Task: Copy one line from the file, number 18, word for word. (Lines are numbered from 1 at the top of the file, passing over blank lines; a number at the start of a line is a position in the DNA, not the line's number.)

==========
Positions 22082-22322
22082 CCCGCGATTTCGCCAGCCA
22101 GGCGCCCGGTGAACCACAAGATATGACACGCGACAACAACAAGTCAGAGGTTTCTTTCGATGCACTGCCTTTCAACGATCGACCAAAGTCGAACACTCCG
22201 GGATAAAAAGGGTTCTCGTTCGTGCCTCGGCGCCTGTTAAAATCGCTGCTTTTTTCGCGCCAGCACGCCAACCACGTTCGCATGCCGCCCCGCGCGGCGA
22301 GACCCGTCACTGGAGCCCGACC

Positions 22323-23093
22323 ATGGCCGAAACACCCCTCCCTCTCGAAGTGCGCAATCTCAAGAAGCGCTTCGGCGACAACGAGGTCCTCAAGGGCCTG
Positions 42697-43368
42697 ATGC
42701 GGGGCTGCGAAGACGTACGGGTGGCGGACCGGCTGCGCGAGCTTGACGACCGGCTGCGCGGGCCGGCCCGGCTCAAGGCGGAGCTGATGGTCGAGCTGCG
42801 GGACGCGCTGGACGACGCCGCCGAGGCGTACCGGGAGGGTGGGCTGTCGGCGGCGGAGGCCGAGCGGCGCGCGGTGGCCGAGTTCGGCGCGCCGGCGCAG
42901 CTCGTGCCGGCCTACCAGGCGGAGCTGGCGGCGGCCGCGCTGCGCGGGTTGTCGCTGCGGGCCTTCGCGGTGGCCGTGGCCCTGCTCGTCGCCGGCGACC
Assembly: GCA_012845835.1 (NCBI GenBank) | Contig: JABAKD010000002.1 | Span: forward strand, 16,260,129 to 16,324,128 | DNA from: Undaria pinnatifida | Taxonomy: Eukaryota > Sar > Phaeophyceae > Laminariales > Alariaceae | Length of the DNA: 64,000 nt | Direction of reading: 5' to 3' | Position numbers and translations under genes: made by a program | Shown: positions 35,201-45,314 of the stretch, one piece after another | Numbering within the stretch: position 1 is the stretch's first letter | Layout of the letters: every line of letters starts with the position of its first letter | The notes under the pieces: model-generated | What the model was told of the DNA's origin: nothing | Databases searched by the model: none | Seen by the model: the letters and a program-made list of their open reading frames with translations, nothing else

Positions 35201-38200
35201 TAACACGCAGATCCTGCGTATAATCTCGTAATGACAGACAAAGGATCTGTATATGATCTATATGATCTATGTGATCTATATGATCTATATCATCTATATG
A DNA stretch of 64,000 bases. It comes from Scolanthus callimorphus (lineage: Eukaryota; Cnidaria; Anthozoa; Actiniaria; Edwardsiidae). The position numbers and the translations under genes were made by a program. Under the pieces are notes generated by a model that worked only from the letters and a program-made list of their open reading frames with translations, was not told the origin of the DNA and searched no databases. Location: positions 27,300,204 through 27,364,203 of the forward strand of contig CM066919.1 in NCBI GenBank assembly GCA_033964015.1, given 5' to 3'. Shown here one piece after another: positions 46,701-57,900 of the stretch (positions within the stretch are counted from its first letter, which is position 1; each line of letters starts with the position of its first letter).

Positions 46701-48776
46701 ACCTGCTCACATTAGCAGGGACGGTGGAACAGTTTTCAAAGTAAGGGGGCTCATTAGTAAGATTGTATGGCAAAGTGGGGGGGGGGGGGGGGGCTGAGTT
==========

46701 ACCTGCTCACATTAGCAGGGACGGTGGAACAGTTTTCAAAGTAAGGGGGCTCATTAGTAAGATTGTATGGCAAAGTGGGGGGGGGGGGGGGGGCTGAGTT